stories, lessons, and a lot of nonsense

at my dad’s church

I’ll be upfront with you right away.  I’m about to brag on my children’s ministry volunteers.  Why?  Well, I can, and because they are worth bragging about.

Recently, a guy from church wanted to share the story of his son’s baptism with me.  He was baptized at his mom’s church, because that’s what his mom wanted, and as a young man, he kind of liked the whole production value of this church’s baptisms.  The church records interviews with those that are to be baptized and have them explain what brought them to that decision.  I’m not knocking the idea.  I think it’s great.  But when they asked this young man how he came to accept Jesus, he began his answer with, “Well, at my dad’s church…”  Most subsequent answers started the same way.  They tried wording questions differently to get a more usable answer from him, but that’s what they kept getting.  The day he was baptized, the video was shown, and not knowing differently, the lead pastor said, “When he says, ‘my dad’s church,’ he’s talking about this church.'”  Of course, he wasn’t, but I really don’t think the pastor knew that.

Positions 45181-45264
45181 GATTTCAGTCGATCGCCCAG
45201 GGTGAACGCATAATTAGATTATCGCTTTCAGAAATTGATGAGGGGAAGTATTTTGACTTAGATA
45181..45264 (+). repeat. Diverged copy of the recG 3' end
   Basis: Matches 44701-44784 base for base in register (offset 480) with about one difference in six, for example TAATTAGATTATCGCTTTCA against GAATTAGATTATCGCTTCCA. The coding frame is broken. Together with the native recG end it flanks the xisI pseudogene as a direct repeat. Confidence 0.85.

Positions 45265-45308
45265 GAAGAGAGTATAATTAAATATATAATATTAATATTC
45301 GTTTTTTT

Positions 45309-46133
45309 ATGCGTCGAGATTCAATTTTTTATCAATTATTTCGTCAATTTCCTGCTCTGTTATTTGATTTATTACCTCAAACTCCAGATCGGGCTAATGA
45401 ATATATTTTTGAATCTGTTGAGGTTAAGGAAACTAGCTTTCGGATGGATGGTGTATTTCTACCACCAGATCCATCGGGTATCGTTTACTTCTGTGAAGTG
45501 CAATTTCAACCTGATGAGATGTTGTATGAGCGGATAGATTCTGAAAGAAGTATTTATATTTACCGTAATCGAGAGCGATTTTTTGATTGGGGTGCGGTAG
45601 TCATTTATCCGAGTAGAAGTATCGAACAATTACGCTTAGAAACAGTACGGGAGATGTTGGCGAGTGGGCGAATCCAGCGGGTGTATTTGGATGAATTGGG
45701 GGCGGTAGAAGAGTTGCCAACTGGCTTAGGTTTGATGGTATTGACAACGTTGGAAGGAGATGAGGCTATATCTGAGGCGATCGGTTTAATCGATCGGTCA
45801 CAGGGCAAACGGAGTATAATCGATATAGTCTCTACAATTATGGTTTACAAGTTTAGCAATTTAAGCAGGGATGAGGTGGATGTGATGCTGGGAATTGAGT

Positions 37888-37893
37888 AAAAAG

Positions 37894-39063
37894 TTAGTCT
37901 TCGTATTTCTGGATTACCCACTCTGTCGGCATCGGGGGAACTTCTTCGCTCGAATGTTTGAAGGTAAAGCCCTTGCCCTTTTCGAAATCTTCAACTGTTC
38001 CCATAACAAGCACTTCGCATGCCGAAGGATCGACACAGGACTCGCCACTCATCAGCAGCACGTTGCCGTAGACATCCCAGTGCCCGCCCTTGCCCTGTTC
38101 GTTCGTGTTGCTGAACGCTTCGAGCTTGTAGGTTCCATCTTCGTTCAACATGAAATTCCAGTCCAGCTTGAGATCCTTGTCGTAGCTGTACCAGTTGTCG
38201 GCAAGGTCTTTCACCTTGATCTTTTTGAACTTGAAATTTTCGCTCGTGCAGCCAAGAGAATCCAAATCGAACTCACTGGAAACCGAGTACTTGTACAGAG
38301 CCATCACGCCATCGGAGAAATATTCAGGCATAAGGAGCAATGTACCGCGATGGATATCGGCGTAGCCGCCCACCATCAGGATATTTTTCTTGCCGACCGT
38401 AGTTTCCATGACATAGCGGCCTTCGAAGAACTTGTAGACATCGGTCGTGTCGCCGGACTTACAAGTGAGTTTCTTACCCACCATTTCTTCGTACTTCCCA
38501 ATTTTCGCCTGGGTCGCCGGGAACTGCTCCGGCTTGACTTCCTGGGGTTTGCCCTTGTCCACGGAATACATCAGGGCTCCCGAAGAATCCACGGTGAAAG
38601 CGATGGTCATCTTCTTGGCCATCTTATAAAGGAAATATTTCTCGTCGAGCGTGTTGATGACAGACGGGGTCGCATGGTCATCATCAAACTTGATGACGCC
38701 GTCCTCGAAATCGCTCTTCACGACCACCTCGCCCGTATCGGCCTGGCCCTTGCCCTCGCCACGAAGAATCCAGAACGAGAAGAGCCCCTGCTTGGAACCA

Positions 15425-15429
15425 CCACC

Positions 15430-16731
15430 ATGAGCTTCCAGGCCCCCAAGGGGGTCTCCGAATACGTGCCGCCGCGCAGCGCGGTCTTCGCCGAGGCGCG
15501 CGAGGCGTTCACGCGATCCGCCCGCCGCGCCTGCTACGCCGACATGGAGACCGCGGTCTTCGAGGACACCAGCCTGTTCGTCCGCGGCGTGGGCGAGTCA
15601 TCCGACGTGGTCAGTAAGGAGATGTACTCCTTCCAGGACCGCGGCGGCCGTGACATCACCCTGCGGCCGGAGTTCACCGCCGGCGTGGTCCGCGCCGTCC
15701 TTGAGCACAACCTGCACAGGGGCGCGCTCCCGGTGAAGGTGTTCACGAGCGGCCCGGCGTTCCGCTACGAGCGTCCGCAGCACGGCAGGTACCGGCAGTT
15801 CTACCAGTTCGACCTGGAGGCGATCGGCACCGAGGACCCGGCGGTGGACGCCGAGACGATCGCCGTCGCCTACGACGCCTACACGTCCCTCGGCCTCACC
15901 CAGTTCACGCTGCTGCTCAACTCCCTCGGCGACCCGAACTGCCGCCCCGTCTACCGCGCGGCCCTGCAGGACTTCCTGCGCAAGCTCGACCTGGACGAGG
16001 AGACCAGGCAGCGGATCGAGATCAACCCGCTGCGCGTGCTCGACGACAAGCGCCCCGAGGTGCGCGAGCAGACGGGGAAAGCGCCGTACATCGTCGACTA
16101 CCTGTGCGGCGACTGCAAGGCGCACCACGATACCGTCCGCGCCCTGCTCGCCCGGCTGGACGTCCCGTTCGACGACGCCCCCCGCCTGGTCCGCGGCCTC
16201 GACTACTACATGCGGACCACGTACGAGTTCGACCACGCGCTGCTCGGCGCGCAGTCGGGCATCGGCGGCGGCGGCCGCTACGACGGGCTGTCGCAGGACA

This young man goes to our church every other week.  He has come up through the ranks, if you will.  Our toddler and preschool teachers had him for four years.  He’s been in our elementary ministry for about four more years.  When asked what brought him to wanting to accept Jesus as Savior, his answer was, “at my dad’s church…”  Why?  Because at his dad’s church, he’s taught the Bible faithfully by faithful volunteers.  Years before I ever came here, this was run solely by volunteers.  Many of those volunteers are still here, still serving, still giving what they’ve got, so that boys and girls can come to a saving knowledge of Jesus Christ.  Sometimes working silently in children’s ministry can feel like behind the scenes work, but there is reward.  There are kids who come to know Jesus through their work.  I love my volunteers.  I’m proud to be associated with them.  These volunteers make my job doable, they make my job desirable, and most importantly, they make an impact on the lives of children that will last for an eternity.

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